COVID-19: workplace health and safety
For the latest COVID-19 health and safety advice and guidance for your business or workplace, please visit theHealth and Safety Executive (HSE) website.
If you have any questions about COVID-19 related workplace health and safety, please contact us on firstname.lastname@example.org or call 01362 656870 your request can then be directed onto the Food, Health and Safety Team to provide a reply.
Coronavirus: HSE launch new 'Working Safely' enquiry service
All duty holders and members of the public to get help and advice about protecting workers against coronavirus in their workplaces.
If you need help and advice on how to protect people from coronavirus (COVID-19) in your workplace, contact the HSE: by telephone: 0300 790 6787 lines are open Monday to Friday between 8:30am to 8pm or online using the HSE's working safely enquiry form
Working safely during the COVID-19 outbreak
The Government have produced guidance to help employers, employees and those who are self-employed to understandhow to work safely during coronavirus (please note, the guidance applies to England only). The guidance covers a range of different types of work and environments. Some businesses may have more than one type of workplace such as an office, factory or fleet of vehicles, so will need to consider using more than one of the guides. Further guidance will be available as more businesses are able to reopen.
COVID-19 workplace risk assessments
All employers have a legal duty to complete risk assessments of their workplaces, regardless of how many people are employed. Employers must also consider how their business and workplaces affect those not in their employment as part of their risk assessment, such as visits by members of the public or contractors, for example. The HSE website has ahelpful guide that details how to carry out a risk assessment of a business.
We all assess risk on a daily basis, it's a natural part of human behaviour, for example we 'stop, look and listen' before crossing a road. The decision to cross a road is a risk assessment, we naturally consider what to do to cross a road safely by checking the road is clear and estimating the time you have to cross the road safely. The same skills are used when conducting a workplace risk assessment.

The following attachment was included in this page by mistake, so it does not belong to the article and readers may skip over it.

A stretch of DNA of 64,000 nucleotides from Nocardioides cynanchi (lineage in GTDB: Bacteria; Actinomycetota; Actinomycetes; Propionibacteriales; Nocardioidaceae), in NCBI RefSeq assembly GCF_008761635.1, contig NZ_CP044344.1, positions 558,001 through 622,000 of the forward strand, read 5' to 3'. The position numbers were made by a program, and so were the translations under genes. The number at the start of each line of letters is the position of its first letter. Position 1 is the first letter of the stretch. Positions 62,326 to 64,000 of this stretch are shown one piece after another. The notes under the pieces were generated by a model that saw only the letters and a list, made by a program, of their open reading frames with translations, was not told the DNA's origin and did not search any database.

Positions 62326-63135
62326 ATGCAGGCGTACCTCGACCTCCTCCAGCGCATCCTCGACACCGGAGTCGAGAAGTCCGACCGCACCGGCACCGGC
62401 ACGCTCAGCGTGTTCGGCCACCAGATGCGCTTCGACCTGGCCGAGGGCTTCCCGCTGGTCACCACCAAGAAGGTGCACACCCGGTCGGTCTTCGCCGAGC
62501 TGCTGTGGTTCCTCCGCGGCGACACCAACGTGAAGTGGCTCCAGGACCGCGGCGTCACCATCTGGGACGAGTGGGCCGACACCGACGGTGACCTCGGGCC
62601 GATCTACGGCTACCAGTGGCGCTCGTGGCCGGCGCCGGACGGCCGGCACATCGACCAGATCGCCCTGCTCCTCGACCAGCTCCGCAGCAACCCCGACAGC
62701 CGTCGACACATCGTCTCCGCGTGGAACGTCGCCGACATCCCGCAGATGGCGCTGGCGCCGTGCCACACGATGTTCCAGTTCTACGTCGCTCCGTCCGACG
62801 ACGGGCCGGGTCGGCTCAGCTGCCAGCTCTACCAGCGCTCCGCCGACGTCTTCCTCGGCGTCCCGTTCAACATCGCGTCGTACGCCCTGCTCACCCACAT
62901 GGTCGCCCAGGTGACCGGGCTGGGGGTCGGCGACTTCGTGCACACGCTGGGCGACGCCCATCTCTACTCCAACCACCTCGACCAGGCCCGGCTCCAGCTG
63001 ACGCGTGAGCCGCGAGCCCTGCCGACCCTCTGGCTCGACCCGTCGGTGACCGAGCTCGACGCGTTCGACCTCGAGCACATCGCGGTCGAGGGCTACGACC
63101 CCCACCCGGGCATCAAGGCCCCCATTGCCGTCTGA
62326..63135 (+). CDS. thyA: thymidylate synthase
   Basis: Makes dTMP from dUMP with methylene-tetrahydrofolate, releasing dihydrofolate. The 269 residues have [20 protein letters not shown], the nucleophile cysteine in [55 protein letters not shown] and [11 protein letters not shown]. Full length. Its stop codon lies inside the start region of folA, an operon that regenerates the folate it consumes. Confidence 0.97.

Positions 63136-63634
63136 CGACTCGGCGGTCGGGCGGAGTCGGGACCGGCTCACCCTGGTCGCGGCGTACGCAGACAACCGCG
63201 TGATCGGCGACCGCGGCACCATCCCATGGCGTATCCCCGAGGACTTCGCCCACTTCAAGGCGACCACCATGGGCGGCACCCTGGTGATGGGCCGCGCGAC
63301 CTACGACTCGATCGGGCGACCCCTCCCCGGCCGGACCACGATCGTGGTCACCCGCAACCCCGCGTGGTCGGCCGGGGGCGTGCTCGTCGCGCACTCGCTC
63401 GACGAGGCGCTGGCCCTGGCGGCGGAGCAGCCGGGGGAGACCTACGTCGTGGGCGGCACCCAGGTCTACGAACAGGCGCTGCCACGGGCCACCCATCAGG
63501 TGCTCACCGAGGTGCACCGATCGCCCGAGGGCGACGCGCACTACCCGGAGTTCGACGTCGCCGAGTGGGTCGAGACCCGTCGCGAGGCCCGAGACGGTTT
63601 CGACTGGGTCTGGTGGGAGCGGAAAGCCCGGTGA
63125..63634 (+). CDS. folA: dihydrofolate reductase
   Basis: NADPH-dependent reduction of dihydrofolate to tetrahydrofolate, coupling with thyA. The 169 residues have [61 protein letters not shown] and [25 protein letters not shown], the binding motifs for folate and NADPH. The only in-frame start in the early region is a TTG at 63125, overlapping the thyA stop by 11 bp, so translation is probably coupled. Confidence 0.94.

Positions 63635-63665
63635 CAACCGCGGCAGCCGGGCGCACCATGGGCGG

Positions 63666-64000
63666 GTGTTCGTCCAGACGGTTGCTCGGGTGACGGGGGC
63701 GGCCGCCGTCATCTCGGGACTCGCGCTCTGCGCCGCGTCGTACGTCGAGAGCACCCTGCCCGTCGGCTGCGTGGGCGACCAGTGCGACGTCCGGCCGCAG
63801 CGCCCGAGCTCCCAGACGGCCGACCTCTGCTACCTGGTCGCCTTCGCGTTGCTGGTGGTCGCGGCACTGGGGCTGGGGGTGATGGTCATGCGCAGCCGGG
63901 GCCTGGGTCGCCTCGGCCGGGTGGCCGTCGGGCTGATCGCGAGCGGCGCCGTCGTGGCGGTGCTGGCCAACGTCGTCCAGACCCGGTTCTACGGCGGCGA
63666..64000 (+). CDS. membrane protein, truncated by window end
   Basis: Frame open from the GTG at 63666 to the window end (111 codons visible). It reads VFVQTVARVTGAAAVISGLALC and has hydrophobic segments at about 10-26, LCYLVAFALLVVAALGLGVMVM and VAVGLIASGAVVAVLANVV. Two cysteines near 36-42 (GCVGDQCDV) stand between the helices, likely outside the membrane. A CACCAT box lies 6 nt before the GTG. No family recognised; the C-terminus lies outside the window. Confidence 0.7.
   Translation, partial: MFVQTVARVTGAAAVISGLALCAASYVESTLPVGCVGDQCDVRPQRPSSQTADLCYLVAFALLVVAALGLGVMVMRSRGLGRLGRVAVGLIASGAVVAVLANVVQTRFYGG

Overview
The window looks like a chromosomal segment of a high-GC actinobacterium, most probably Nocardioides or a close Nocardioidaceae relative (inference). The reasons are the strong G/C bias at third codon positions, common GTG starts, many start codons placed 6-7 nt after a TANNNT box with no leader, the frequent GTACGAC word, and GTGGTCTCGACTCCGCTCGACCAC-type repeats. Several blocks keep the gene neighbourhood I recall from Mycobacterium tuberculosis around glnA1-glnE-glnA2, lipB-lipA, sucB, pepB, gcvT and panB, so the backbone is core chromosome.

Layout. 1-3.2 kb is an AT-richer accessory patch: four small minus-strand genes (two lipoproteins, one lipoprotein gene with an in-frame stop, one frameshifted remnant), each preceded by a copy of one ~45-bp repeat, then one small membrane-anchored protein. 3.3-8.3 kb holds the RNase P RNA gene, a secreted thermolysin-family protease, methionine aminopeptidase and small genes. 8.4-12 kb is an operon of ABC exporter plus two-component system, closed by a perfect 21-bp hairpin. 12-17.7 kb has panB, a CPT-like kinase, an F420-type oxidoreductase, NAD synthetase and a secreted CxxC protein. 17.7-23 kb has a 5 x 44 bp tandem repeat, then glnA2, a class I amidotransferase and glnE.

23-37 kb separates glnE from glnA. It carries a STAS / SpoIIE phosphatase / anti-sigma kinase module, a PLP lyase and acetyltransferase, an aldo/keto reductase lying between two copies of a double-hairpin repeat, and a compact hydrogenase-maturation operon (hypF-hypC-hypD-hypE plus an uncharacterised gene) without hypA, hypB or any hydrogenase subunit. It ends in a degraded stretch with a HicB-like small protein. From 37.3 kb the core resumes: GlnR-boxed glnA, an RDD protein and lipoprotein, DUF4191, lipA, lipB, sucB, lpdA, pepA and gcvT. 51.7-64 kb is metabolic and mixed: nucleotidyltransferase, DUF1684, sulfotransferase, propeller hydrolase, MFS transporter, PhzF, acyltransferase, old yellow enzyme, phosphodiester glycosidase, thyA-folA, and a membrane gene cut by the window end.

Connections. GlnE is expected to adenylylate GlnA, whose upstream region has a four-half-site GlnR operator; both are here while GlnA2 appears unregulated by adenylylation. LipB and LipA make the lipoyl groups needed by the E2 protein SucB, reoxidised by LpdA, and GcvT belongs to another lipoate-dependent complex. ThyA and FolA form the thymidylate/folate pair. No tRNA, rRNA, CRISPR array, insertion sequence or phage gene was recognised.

Recording significant findings of risk assessments
Businesses are legally required to record findings of their risk assessments if they employ more than five people.
Businesses who employ less than five people are legally required to carry out risk assessments of their workplace/s, but are not required to record their findings. However, it is recommended that businesses keep a record of any significant findings to evidence that risk assessments were completed. Keeping a record can act as a safeguard in the event of a workplace accident or insurance claim, as it can show what issues a business has identified as part of their risk assessments and any actions the business have taken as a result of their findings.
More information onrecording risk assessment information can be found on the HSE website.
Those who have a duty to identify and control risks associated with Legionella are:
- people in control of premises, such as landlords.
*The number of employees is irrelevant for Legionella management. Employers aren't required to record the system you use, however if you employ more than five people it is recommended that a written record is kept.
If a building is closed or has had reduced occupancy during the coronavirus (COVID-19) outbreak, water system stagnation can occur due to its lack of use which increases the risk ofLegionnaires' disease. Due to this increased risk, the HSE has published new guidance on therisks of Legionella during the coronavirus outbreak.
Health and safety policy
Businesses that employ more than five people are legally required to have a written health and safety policy. The HSE website hasguidance to help businesses prepare a health and safety policy andhow to write a health and safety policy.
Businesses who employ less than 5 people are not legally required to write a Health and Safety Policy, but it is a useful tool to help a business check they have procedures in place to ensure compliance with all Health and Safety Law. For example, reporting of certain accidents to employees/member of the public, or even an infectious disease, known as Reporting of Injuries, Diseases and Dangerous Occurrences Regulations (RIDDOR).
Last updated: 19/08/2020 07:08:35